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Thinking Of Revamping Your Room Or Home? These M'sian Interior Designers Share Some Tips

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It's easy to have a house, but not easy to make it a home

When it comes to making your space cosy, there are many factors to consider, such as lighting, furniture, storage, etc.

Making your dream space come to life doesn't necessarily require big changes or a lot of money. Sometimes it's all in the little details and that's what turns a house or bedroom into a comfy sanctuary.

If you've been wanting to spruce up your space and don't know where to begin, read on!

We spoke with two local interior designers to ask them for advice on common house problems many Malaysians might face today

Adrien Kent is no stranger to the interior design world. As part of Studio Kanta, he's been involved in designing spaces like COCOdry, Common Ground offices, Stretch & Flow at The Five, Bhūmi Pilates Bangsar, Fern in Bangsar Village II, and plenty of other well-known spots around Malaysia.

Eqienura is an interior designer with 10 years of experience under her belt. Some of her most popular projects have been for renowned developers like Tropicana Corporation Berhad and Guocoland (M) Berhad. 

Eqienura (left) and Adrien Kent (right).

Image via @eqienura (Instagram) / Going Places

SAYS: What are some easy ways to spruce up one's bedroom / home that won't cost me a bomb?

Adrien: Seeing how a bed is the focal point of a bedroom, I'd change the bedding to give it a new look.

Eqienura: There are three elements I always add to a space to enhance the ambience:
– Warm lighting gives comfort and a cosy mood.
– Soft furnishing like a throw blanket and cushions to add texture and patterns to your plain furniture.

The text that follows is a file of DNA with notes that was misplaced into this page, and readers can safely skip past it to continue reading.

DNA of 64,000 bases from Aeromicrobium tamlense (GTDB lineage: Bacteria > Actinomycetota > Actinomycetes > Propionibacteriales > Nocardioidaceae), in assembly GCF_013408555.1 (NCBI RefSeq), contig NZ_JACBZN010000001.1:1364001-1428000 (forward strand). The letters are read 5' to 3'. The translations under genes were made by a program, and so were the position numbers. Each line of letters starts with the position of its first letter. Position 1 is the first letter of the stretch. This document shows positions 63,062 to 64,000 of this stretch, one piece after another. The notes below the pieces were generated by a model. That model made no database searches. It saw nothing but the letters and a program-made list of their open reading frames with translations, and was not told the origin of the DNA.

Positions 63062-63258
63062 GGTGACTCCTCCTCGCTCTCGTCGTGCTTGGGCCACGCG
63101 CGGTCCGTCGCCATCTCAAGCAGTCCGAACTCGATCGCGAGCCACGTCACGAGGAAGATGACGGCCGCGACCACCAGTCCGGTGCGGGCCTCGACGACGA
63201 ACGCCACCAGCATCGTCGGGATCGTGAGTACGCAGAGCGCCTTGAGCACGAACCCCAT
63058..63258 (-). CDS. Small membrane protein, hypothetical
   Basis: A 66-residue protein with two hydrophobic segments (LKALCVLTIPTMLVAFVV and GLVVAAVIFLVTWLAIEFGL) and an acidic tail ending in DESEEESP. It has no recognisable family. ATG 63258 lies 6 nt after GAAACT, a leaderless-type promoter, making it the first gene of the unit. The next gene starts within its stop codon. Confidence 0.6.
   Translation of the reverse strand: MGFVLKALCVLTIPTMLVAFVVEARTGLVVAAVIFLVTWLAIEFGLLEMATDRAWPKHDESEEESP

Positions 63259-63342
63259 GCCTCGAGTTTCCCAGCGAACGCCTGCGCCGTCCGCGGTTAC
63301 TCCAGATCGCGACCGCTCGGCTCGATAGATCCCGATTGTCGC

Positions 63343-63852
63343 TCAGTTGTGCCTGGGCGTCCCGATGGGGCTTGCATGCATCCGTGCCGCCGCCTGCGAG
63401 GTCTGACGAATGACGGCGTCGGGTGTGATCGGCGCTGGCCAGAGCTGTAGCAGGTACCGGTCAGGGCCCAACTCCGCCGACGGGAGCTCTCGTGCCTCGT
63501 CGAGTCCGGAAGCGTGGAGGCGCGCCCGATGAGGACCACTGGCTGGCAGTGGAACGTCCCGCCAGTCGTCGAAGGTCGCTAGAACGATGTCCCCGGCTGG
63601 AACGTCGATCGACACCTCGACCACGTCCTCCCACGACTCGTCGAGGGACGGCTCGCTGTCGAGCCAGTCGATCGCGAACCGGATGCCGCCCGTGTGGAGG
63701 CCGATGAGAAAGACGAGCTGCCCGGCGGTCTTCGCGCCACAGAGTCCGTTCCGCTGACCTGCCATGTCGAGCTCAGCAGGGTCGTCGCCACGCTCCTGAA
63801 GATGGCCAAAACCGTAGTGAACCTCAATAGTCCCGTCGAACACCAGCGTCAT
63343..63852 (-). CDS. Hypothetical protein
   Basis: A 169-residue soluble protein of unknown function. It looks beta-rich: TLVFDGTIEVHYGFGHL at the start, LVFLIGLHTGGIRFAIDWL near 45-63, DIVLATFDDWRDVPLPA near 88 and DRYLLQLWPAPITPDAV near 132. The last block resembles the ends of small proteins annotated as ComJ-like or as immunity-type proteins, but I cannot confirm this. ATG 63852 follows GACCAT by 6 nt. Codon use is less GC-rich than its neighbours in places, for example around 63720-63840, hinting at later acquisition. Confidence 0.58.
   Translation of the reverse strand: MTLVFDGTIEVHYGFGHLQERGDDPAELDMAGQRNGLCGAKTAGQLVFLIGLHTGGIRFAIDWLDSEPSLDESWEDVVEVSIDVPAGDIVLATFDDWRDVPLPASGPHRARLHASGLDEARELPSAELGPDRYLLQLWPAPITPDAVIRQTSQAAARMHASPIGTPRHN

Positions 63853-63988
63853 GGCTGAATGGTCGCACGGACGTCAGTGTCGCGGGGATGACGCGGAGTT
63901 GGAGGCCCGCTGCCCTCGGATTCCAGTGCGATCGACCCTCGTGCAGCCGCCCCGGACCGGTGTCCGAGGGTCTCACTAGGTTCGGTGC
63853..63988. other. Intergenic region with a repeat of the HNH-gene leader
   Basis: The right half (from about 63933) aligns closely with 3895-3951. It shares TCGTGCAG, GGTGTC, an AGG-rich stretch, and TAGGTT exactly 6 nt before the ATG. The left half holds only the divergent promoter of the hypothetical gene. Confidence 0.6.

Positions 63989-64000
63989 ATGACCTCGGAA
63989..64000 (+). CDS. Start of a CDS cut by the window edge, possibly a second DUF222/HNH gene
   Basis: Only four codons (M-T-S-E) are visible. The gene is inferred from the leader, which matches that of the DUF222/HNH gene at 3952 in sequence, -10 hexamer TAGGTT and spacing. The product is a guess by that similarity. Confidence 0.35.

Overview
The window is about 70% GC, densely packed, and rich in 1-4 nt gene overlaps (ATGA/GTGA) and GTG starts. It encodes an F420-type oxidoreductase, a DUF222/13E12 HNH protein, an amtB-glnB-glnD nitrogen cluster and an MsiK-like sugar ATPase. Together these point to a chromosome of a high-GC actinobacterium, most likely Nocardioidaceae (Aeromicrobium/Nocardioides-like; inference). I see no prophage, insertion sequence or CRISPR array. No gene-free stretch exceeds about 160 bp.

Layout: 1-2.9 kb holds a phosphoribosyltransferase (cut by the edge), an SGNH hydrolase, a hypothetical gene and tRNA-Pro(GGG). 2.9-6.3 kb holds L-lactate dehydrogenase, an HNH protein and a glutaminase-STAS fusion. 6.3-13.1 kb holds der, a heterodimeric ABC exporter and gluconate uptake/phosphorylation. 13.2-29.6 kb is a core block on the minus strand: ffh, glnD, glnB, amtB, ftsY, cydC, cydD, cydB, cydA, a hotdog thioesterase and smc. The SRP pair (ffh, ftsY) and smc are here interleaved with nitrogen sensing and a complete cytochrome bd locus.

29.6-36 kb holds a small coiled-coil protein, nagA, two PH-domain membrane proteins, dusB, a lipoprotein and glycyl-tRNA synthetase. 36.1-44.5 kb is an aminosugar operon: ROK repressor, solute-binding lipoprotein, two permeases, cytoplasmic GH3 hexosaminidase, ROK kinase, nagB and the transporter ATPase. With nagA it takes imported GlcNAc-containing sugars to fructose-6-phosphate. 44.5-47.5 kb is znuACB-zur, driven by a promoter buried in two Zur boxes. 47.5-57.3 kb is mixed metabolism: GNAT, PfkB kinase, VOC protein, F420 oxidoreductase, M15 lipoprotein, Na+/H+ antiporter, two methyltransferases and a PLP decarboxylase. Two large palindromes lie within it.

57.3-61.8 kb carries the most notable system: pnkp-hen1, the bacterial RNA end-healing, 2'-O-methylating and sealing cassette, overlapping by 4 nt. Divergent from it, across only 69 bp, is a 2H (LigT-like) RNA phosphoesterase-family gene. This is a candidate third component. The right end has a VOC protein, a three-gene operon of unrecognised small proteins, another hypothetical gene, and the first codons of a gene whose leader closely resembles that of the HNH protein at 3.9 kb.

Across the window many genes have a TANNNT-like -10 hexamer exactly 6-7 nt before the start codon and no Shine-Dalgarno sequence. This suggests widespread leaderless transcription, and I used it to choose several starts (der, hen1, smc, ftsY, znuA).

– Personal items, such as a big painting or sentimental items.

SAYS: If I live in a small space, what are some tips to make it feel cosy / homey and less suffocating?

Adrien: Clutter is the one thing that suffocates. Ensure that there's sufficient storage and use beautiful storage solutions if they're visible.

Eqienura: Choose your furniture wisely, the size and design matter. A two-seater sofa and an armchair by the nook are enough for a small household. Choose light frame furniture, not bulky and raised from the floor.

Use light curtains or blinds, add a mirror to give more depth and natural light into the space. Don't buy things that you don't use frequently or need in your home just for the sake of 'decorating'.

SAYS: How do I make people gravitate naturally towards a more "put together" space in my home?

Eqienura: Adding some living greenery in a 'dead' corner or nook can add some vibrancy and eye-catching elements in your home.

A fresh flower bouquet as a centrepiece on the dining table or some self-care items, like scented candles and books, at the corner of the sofa where you have a side table — all these items can make the space look more composed and welcoming for guests.

People will naturally feel good when the space looks homey and lively, and also smells good too!

SAYS: If I stay in an old house / room, how can I make it look intentional and not outdated?

Adrien: Timelessness can be achieved by mixing the old and new, but the colour scheme needs to be somewhat neutral, light, and fresh to bring it all together and stay "new".

Eqienura: I love this question. What you can do is preserve some useful furniture or unique items so that the 'soul' of the space will be untouched. Carefully select other complimentary pieces such as modern style seating with some textured light earth-tone upholstery, light half-sheer curtains, and soft furnishing with less patterns. Tone-on-tone patterns is a thing right now, especially light, muted colours. This will help the space look elegant and timeless.

Image for illustration purposes only.

Image via Property Guru